Valentines Day and they’re back in lay

| 14th February 2019

We’ve been keeping hens in London since 2007 and it was on moving to the house in the corner of the street, the following year, that opened up the possibilities of increasing the size of the flock, indulging in different types of chickens, and welcoming others to come and see how easy it is to keep chickens in a London back garden.

Initially we had two hybrid hens, specifically bred for maximum eggs and minimum broodiness, that we named Pepsi and Shirley, after the backing singers in Wham!

Just before the house move we adopted a couple of baby chicks from our children’s school that had hatched in a classroom incubator for a special Easter project. As the completion date of the house move was pushed further back (aren’t they always?), these little chicks lost their fluff, grew in size and strength, and became noticeably larger and smellier living in their pet carrier in the back room. By the time we moved house at the end of July, they were hardy enough to live outside, no longer needing the warmth of a heat lamp, but were not yet big enough for cohabitation with the bigger girls.

So we bought another chicken coop.

Duracell – our Copper Black Hybrid

We’ve always used the groovy Eglus made by Omlet, they are well designed, easy to keep clean and are, in our experience, completely fox resistant. We still have that original Eglu Classic that Andy arranged as a surprise birthday present many years ago, as the smallest of our three coops, it houses our six smallest hens; three pairs of bantams.

That’s as far as the order and planning goes, for whilst the books says that chickens must be accommodated within flocks of birds of a similar size and weight, and my plan was to have the large pure breeds in one coop and the hybrids in another, we’ve discovered that the girls have both minds, and personalities, of their own.

Grandad meeting Barbara our large Gold Partridge Brahma

For example, we have a couple of cutie Pekin bantams, named Nandos (don’t ask) and Tweedle Dum, sadly Tweedle Dee is now pecking for corn in the sky, and whilst these are the fluffiest, cuddliest feathered friends you could find, so much so that children have tried to sneak them home with them, but they are right little bullies – Nandos in particular. So if these two were in the ‘Bantam Eglu’ the other inhabitants would be in a very sorry state.

At the other end of the flock, we have a large pure breed Salmon Faverolles called Snowy (because she has a beard and moustache like Santa??) who was so badly injured in the establishment of the pecking order when she was new, that her nervous disposition and sheer panic in the presence of her perpetrators means that she needs to live with smaller birds. Nandos still tries it on with Snowy even from a third of her size.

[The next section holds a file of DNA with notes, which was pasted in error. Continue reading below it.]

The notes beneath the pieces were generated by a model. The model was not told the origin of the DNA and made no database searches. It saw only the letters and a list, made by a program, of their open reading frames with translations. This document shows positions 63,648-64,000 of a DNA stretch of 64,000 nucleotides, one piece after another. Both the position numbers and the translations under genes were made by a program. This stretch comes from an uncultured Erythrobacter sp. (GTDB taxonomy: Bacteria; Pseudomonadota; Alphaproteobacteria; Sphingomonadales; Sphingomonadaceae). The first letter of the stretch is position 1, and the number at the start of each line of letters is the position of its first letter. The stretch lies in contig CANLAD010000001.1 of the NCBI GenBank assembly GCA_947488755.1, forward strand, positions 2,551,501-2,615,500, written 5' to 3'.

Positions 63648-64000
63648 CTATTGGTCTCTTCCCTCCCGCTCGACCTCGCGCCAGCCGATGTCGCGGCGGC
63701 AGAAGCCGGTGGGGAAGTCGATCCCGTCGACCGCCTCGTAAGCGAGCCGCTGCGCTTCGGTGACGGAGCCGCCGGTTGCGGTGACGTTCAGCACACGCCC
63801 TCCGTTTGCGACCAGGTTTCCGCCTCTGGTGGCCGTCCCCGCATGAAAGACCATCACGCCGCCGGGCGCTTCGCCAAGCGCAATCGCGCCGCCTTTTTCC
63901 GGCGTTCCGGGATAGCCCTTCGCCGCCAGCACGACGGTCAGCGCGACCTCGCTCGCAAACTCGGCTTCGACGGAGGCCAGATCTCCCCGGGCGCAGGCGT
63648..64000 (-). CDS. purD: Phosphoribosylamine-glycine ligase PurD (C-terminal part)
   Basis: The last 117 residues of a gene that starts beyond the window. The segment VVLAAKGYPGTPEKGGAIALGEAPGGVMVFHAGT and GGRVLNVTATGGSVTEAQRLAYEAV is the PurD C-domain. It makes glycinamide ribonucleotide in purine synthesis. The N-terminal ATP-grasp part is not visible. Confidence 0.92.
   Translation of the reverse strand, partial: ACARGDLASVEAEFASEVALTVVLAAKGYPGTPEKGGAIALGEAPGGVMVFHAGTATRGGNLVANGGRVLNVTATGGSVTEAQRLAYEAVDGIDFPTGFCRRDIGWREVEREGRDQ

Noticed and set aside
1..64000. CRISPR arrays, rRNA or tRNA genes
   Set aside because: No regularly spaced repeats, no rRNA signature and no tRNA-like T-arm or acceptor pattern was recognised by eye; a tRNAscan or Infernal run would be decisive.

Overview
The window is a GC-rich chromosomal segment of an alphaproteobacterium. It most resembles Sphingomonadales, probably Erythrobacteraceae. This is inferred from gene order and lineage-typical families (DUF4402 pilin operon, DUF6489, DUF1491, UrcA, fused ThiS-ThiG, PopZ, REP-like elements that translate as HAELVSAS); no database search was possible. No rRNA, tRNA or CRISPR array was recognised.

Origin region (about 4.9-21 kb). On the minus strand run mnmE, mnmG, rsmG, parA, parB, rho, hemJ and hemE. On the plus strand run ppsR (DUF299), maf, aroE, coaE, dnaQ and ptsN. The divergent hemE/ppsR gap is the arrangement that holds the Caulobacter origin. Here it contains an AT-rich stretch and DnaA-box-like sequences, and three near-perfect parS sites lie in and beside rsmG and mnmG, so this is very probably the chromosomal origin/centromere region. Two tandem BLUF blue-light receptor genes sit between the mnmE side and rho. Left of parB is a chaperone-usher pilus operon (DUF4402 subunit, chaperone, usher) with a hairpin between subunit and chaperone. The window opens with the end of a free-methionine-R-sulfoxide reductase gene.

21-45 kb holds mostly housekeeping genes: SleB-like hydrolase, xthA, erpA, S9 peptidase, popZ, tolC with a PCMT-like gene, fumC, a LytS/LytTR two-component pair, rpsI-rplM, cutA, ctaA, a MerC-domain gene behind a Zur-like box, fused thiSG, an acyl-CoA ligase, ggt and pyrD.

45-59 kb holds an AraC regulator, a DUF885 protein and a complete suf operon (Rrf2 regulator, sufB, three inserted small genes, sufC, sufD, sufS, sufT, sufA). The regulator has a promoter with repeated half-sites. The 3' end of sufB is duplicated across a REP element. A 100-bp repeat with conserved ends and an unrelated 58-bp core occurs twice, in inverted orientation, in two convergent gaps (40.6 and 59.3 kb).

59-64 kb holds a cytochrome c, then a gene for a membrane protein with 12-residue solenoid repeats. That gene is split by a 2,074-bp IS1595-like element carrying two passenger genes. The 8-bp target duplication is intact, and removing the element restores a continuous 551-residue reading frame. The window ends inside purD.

So as we have bantams to the left, pure breeds to the right and a good old party of all shapes and sizes in the middle, we’ve had to move some hardy hybrids in with the big girls just to even out the perch space. My goodness.

Fortunately, as dusk falls, if they’ve been out free ranging, they generally know where to head for home, however, a quick check with my handy head torch allows me to relocate the odd Bantam that might try it’s luck with the bigger girls, not understanding that Mother knows best.

Our Buff Sussex Bantam in the nest box

As spring approaches and the days get noticeably longer, the hens are eating more and able to lay eggs more regularly. Several of our hybrids have laid throughout the winter supplying both our bakery and it’s customers, but now is the time for the pure breeds to start earning their keep and present us a daily offering each.

As far as I know, there’s only ever been one day, since we’ve had the larger flock, when every single chicken laid an egg, and the last egg of the day was laid in Andy’s arms by Bunty in the middle of a family chicken course, and rolled down his leg to smash on the floor!

Traditionally, 14th February is the day we can start to expect the extra eggs, though I’m not sure if I can really handle 24 a day!

If you’d like to know more about keeping chickens, why not come on a course and hug a hen, in our experience, a chicken a day keeps the doctor away…

Other news:

  • We are very excited to announce that Sara has been commissioned as a new columnist for Country Living Magazine. She’ll be writing ‘The Good Life – in the City’ each month from the April issue.
  • A recent visit to St Luke’s Community Centre revealed that their hens are doing splendidly and their outdoor bread oven is a great addition to their Edible Yard.
  • Plans are well underway for the Country Living Magazine Spring Fair, we’ll bring a good selection of hens with us and will be based in the Smallholding in Alexandra Palace

Jobs for the week:

  • Bake a birthday cake for Andy, it’s always a double celebration on 14th February
  • Plan our contribution for Real Bread Week, both with baking and workshops
  • Start preparing the bees for this new spring season, they are loving this sunny weather

Have a good week!


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Rucha 14th February 2019 at 6:31 pm

Lovely idea

hen_admin 14th February 2019 at 7:41 pm

Thanks Rucha 🙂


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